David Bouchier: A Few Well Chosen Words

David Bouchier’s weekly essays are full of unexpected observations and whimsical opinions. Listeners will relish his entertaining, enlightening, and sometimes exasperated commentaries on the routines that carry us through the year, the surreal rituals of politics, the unsettling experience of foreign travel, and the confusions and comedies of everyday suburban life.

You can hear David Bouchier on-air Monday mornings or by subscribing to his podcast, A Few Well Chosen Words.

Deadly Villages

Aug 19, 2013

Two hundred years ago almost nobody lived in a large town or a city. Now almost everybody does. So there is certain nostalgia for the long-lost world in which our ancestors lived among familiar faces in small communities on the human scale. When we look for a second home or a holiday getaway we imagine not downtown Detroit but a charming village in Vermont or England or the south of France.

The Heat

Aug 19, 2013

It's been hot – hot in Long Island and Connecticut, and hot in Europe too. How hot is too hot? It depends where you happen to live. In Saudi Arabia, a hundred degrees is scarcely worth noticing. In Antarctica, people get out the sunscreen and frozen drinks when the thermometer creeps above forty. In Britain, any temperature above seventy is treated as a dangerous heat wave.

Onward and Up

Aug 19, 2013

There are few things more annoying than having someone tell you about a book you haven't read, or a lovely place you haven't been to, or a gourmet meal you didn't have a chance to eat. So I won't do that this morning. Instead I'll tell you about a TV series that you probably haven't seen.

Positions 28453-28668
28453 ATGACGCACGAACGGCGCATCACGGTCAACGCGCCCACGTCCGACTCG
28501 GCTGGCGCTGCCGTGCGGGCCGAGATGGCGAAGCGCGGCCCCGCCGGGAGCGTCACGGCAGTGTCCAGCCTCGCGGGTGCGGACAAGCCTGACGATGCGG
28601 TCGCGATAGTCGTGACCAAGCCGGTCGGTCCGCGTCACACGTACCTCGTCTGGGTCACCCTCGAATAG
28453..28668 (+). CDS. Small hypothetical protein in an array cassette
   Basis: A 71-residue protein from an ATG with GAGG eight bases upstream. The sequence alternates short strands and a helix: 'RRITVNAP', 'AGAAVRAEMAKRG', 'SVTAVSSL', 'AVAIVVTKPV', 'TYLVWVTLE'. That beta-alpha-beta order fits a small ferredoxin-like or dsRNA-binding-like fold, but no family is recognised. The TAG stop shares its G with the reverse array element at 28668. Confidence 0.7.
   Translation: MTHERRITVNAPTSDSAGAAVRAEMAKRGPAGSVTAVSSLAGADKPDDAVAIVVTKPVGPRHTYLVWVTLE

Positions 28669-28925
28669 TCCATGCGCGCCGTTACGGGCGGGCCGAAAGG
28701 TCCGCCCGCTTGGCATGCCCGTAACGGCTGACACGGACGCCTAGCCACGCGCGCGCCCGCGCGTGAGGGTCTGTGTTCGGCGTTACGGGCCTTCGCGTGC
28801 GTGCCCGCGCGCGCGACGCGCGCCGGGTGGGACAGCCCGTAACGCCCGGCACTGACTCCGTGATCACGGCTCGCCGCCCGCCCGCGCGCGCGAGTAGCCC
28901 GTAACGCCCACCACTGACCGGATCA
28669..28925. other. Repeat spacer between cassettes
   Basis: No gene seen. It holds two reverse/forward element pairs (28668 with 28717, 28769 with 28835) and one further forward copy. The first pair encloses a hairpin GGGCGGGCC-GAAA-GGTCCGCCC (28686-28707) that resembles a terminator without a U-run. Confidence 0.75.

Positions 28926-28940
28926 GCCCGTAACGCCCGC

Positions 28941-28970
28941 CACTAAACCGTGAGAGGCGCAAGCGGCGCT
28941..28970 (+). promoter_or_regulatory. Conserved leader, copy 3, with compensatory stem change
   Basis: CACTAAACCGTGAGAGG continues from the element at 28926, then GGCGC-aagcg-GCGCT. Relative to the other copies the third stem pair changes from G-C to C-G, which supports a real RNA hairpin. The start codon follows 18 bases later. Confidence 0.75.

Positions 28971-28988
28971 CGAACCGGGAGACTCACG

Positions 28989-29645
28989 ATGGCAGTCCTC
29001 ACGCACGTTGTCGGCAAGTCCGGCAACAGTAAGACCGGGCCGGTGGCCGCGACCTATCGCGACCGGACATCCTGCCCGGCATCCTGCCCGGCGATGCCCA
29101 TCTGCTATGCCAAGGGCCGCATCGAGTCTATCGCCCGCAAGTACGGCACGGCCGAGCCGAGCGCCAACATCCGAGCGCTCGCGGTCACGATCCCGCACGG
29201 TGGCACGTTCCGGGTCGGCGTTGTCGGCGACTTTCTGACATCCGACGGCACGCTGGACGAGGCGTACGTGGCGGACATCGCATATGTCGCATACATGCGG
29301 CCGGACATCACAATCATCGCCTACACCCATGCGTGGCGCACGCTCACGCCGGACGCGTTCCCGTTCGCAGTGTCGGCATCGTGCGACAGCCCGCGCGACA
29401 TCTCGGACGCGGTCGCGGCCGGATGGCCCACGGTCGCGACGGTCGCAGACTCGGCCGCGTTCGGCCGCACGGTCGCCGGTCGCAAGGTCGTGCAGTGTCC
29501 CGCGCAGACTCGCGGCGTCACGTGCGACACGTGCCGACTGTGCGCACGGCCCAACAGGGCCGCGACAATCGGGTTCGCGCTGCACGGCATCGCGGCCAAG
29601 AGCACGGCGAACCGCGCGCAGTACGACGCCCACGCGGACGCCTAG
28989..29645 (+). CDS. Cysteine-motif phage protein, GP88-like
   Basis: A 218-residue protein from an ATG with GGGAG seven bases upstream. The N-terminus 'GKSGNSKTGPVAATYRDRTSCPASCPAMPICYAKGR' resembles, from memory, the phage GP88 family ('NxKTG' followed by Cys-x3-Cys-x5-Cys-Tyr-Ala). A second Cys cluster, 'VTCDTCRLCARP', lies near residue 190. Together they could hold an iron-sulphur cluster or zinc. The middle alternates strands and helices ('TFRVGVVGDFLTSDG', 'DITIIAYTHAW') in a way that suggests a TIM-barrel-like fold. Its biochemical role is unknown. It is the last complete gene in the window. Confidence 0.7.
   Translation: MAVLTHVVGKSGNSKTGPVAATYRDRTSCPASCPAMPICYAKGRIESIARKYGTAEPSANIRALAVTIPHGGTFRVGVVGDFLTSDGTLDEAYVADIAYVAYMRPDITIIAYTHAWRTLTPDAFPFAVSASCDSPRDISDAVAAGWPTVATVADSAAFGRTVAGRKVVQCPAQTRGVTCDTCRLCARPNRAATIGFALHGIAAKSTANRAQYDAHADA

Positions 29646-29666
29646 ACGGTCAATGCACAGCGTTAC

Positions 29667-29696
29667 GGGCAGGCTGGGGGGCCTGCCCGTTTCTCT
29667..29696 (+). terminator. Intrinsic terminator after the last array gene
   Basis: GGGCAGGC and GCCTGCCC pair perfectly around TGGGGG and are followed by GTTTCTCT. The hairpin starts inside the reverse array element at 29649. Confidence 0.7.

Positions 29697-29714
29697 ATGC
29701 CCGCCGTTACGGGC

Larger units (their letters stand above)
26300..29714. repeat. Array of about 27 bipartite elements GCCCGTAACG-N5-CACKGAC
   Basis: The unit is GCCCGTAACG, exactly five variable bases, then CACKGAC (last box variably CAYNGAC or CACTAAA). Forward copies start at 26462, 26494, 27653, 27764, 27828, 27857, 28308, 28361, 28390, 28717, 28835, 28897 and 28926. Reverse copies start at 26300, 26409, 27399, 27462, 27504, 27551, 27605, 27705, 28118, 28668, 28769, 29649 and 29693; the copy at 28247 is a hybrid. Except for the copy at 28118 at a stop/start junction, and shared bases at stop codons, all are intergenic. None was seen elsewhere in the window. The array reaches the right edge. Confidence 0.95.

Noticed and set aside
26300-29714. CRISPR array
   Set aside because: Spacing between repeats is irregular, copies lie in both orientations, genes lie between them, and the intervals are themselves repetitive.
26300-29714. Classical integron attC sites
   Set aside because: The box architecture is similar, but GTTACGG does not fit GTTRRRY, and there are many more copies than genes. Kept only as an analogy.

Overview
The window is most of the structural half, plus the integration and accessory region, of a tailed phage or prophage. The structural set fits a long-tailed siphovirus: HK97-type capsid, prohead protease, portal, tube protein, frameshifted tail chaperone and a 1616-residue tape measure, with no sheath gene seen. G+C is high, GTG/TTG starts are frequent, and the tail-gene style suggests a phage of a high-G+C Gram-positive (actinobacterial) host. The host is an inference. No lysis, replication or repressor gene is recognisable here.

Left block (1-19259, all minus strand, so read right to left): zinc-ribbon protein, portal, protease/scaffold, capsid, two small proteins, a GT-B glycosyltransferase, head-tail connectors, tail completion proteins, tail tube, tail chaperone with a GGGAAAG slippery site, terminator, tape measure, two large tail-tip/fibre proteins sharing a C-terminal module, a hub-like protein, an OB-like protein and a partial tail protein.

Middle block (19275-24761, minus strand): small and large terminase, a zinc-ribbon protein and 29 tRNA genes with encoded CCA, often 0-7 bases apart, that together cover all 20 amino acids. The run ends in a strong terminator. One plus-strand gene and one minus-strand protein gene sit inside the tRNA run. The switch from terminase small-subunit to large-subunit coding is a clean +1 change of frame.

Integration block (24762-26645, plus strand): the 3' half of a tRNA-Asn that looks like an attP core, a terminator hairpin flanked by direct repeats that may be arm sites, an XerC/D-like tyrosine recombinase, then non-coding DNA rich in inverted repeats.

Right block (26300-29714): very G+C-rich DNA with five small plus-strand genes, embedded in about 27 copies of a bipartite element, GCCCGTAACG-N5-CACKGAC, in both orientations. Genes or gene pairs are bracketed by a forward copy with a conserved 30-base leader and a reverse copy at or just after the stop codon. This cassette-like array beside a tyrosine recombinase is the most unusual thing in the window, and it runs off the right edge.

Revolution Now

Aug 19, 2013

Yesterday was Bastille Day, which is hard to miss if you happen to be in France. There are parades and patriotic speeches in every town and village, and often fireworks and festive dinners too. This year's celebration marked the two hundred and twenty-fourth anniversary of the French Revolution, and it had a special poignancy because of the ongoing turmoil in Egypt. Revolutions have a way of going wrong, or going nowhere, but this doesn't seem in any way to diminish their popularity. The Arab Spring has produced a whole series of popular uprisings since 2010, with no very clear result.

Do you ever get the uncomfortable suspicion that you are a fraud and an imposter? I've been feeling that way lately because I'm in France, and I have to pretend that I know what is going on. This must be a problem for everyone who tries to navigate a foreign culture. In order not to look like an idiot you must act as if you understand the language, the culture, the strange things for sale in the market, and even the driving.